Press release about the current work: Five Potential Habitable Exoplanets Now. (HEC, July 19, 2012. Now archived.) This discusses both the catalog and the new paper.

The new article about Gliese 581g. GJ 581 update: additional evidence for a Super-Earth in the habitable zone. (S S Vogt et al, Astronomische Nachrichten (Astronomical Notes) 333:561, August 2012.) There is a preprint, probably in near-final form, freely available at arXiv: copy at arXiv. The paper is, in part, from the Lick Observatory; the Lick, in the San Francisco Bay Area, is associated with the University of California Santa Cruz.

Previous posts about Gliese 581g:
* The first truly habitable exoplanet? (October 12, 2010).
* The first truly habitable exoplanet? Follow-up. (October 26, 2010). (The content of this post has also been integrated into the post listed above.)

Recent post about Kepler mission: A new trick for the Kepler planet-hunters (June 25, 2012).

Another catalog... Mars: craters (August 11, 2012).

And... 124,993 and counting: cataloguing plant species in the Americas (February 26, 2018).

Also see...
* Habitable planets very close to a star (June 19, 2016).
* Most Earth-like (habitable) planets haven't formed yet (October 27, 2015).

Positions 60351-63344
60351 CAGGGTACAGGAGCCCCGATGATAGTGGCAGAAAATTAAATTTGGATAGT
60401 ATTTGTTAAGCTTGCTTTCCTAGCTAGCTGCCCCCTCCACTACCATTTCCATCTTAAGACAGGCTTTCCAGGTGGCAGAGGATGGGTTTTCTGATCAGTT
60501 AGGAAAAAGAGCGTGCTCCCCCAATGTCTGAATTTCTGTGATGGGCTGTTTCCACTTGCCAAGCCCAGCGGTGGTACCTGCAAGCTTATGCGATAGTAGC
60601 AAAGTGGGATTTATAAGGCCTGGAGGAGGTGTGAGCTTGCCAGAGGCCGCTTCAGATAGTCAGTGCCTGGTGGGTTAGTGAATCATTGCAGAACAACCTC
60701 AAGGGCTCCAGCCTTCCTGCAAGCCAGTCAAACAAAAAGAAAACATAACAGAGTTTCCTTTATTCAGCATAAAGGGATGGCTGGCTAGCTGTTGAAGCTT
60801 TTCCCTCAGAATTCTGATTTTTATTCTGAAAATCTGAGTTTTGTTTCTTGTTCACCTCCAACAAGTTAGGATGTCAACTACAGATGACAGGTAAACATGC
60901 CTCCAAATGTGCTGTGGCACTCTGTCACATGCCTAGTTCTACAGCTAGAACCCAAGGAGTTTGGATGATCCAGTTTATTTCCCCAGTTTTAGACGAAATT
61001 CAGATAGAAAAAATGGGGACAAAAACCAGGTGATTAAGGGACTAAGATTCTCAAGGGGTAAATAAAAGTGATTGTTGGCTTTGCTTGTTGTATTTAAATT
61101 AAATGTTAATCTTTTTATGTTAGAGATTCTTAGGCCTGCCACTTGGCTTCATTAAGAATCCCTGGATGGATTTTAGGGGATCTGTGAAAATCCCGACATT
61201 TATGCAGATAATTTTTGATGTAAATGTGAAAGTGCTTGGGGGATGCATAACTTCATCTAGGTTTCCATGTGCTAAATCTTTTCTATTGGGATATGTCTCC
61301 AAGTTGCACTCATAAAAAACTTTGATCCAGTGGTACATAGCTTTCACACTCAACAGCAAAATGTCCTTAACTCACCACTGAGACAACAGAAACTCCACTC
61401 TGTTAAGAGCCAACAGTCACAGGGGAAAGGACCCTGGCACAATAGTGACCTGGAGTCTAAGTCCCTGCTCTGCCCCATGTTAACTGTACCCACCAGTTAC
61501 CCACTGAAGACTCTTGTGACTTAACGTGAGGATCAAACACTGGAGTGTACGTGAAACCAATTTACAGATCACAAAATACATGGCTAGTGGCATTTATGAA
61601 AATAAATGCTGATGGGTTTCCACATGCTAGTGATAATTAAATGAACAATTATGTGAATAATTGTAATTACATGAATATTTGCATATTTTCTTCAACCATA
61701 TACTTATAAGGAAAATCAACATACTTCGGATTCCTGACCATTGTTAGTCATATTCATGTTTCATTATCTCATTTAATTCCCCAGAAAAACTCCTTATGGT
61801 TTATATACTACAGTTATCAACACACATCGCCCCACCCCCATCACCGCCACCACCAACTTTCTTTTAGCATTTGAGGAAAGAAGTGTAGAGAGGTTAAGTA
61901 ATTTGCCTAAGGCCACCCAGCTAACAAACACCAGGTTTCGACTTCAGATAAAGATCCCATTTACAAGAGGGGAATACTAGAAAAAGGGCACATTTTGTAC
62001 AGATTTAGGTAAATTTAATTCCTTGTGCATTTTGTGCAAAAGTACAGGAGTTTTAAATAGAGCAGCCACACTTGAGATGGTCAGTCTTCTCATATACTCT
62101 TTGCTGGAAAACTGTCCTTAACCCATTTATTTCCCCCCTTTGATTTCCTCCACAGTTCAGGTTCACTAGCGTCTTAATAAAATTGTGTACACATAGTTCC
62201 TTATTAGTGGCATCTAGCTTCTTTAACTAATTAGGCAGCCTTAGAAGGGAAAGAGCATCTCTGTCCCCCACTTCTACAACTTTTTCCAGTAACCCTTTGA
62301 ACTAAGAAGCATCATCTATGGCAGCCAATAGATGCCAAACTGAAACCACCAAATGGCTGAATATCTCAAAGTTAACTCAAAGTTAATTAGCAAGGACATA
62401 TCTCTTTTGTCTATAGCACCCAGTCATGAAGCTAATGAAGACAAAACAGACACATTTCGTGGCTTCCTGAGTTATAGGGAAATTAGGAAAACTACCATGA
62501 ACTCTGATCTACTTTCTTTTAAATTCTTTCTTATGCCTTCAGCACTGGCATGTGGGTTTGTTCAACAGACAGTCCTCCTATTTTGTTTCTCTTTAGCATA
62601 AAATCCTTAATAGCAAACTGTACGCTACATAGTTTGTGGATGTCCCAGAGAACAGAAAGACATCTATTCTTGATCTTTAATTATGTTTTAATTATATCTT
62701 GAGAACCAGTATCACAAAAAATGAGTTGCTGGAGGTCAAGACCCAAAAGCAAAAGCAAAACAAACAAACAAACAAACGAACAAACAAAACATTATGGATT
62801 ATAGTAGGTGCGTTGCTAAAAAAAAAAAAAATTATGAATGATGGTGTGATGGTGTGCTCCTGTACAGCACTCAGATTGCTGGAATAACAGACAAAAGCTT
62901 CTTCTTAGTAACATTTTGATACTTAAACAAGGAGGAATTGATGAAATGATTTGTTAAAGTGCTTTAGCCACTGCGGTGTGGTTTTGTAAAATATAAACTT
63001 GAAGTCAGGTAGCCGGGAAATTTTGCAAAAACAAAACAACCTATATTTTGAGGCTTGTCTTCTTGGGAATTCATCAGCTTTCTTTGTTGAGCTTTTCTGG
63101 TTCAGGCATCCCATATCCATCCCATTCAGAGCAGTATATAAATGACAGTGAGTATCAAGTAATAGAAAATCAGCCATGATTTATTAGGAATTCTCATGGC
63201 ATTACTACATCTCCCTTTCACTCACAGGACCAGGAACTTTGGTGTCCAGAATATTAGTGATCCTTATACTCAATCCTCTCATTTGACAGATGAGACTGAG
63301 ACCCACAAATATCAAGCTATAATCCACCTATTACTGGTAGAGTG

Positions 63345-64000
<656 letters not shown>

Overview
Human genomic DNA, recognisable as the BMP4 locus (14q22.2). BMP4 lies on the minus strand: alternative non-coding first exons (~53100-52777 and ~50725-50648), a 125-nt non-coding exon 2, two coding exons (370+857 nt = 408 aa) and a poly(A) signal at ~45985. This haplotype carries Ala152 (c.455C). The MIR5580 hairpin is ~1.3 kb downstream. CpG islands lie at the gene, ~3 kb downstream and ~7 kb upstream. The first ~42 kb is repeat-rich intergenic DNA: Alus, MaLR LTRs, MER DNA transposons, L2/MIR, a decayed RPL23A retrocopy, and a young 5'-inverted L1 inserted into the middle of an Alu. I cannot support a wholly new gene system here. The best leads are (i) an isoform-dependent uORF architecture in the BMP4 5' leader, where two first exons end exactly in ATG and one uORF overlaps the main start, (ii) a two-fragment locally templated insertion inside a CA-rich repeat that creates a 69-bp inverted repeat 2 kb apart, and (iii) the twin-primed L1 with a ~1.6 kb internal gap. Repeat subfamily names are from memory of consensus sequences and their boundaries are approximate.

* Exoplanet Travel Bureau (February 21, 2015).

July 25, 2012

A Lovelock update

July 25, 2012

We have noted the contributions and views of biologist James Lovelock in previous posts, which are consolidated on the supplementary page Gaia and James Lovelock.

As he approaches his 93rd birthday (tomorrow -- July 26), Lovelock is in the news again. He is writing another book and giving talks and interviews. Among the events was an interview with Jim al-Khalili, a UK physicist who runs the BBC Radio show A Life Scientific. The interview is broad -- about Lovelock's long career. It presents Lovelock as a real person, in his own voice. He is fun -- and provocative.

The BBC interview with Lovelock is available as an MP3 podcast: Lovelock interview. (Jim al-Khalili, BBC, May 8, 2012.) It's a half hour interview; listening to even part of it is a useful introduction to Lovelock. (You can also go to the web page for the program series, and scroll down to the Lovelock interview, May 8, 2012. A Life Scientific.)